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Is it possible to get the child process id from parent process id in shell script?

I have a file to execute using shell script, which leads to a new process process1 (parent process). This process1 has forked another process process2(child process). Using script, I'm able to get the pid of process1 using the command:

cat /path/of/file/to/be/executed

but i'm unable to fetch the pid of the child process.

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Which child and which parent process are you talking about? By definition, a shell script is executed by a shell process! And why do you ask? Show your script please! –  Basile Starynkevitch Jul 19 '13 at 10:29
I'll rephrase my question –  AlwaysALearner Jul 19 '13 at 10:29
Wait... how does that cat command give you a PID ? –  Miklos Aubert Jul 19 '13 at 10:36
It really seems that you are very confused! –  Basile Starynkevitch Jul 19 '13 at 10:41
I second @BasileStarynkevitch : please show us your script, or at least the relevant part. –  Miklos Aubert Jul 19 '13 at 10:45

4 Answers 4

up vote 21 down vote accepted

Just use :

pgrep -P $your_process1_pid
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The current process being the shell process! –  Basile Starynkevitch Jul 19 '13 at 10:31

I am not sure if I understand you correctly, does this help?

ps --ppid <pid of the parent>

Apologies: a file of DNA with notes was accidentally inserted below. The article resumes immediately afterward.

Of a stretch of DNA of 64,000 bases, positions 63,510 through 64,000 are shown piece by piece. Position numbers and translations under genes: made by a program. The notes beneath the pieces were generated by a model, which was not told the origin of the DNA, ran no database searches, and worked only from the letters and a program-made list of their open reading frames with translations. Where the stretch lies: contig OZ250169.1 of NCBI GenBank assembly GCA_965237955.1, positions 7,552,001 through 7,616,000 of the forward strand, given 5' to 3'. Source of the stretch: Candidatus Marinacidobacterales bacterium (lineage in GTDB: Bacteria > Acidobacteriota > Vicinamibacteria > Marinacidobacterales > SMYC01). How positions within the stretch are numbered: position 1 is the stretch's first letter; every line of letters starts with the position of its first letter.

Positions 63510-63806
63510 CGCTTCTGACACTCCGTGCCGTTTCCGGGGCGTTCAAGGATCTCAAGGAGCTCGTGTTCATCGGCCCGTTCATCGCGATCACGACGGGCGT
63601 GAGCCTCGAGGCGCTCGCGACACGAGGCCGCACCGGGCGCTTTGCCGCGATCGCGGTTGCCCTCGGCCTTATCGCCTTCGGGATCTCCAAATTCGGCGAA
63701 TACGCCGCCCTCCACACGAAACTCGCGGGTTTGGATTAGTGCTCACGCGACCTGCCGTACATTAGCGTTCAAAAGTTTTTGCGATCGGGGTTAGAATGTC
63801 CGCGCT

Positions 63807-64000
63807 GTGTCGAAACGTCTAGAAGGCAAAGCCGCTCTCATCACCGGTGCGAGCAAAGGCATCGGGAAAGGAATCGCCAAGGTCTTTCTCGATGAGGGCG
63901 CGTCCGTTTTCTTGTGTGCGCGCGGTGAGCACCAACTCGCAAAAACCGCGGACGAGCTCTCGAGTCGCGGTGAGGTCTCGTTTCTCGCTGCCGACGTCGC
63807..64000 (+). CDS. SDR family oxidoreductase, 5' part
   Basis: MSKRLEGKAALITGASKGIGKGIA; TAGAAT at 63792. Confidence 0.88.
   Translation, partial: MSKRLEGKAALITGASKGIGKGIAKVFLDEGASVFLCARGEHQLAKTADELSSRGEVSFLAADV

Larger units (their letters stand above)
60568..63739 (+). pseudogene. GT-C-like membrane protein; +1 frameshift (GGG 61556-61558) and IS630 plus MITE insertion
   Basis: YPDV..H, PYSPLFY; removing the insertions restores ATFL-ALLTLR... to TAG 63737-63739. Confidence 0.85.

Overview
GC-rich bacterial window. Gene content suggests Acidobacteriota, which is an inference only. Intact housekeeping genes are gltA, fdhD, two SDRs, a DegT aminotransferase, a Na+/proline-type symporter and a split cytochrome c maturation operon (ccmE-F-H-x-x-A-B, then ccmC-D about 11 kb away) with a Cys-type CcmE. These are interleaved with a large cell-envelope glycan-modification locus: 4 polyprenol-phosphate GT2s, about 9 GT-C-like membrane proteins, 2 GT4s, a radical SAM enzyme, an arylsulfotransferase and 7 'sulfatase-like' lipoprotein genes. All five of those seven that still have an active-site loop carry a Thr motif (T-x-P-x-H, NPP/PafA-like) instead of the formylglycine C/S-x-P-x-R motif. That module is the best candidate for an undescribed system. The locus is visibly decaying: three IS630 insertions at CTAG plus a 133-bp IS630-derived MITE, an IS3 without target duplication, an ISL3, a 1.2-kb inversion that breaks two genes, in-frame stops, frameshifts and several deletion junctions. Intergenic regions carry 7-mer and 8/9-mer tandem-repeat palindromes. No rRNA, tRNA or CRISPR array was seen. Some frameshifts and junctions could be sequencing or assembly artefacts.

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I'v written a scrpit to get all child process pids of a parent process. Here is the code.Hope it helps.

function getcpid() {
    cpids=`pgrep -P $1|xargs`
#    echo "cpids=$cpids"
    for cpid in $cpids;
        echo "$cpid"
        getcpid $cpid

getcpid $1
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The shell process is $$ since it is a special parameter

On Linux, the proc(5) filesystem gives a lot of information about processes. Perhaps pgrep(1) (which accesses /proc) might help too.

So try cat /proc/$$/status to get the status of the shell process.

Hence, its parent process id could be retrieved with e.g.

  parpid=$(awk '/PPid:/{print $2}' /proc/$$/status)

Then use $parpid in your script to refer to the parent process pid (the parent of the shell).

But I don't think you need it!

Read advanced bash scripting guide and advanced linux programming.

Notice that some server daemon processes (wich usually need to be unique) are explicitly writing their pid into /var/run, e.g. the  sshd server daemon is writing its pid into the textual file /var/run/sshd.pid). You may want to add such a feature into your own server-like programs (coded in C, C++, Ocaml, Go, Rust or some other compiled language).

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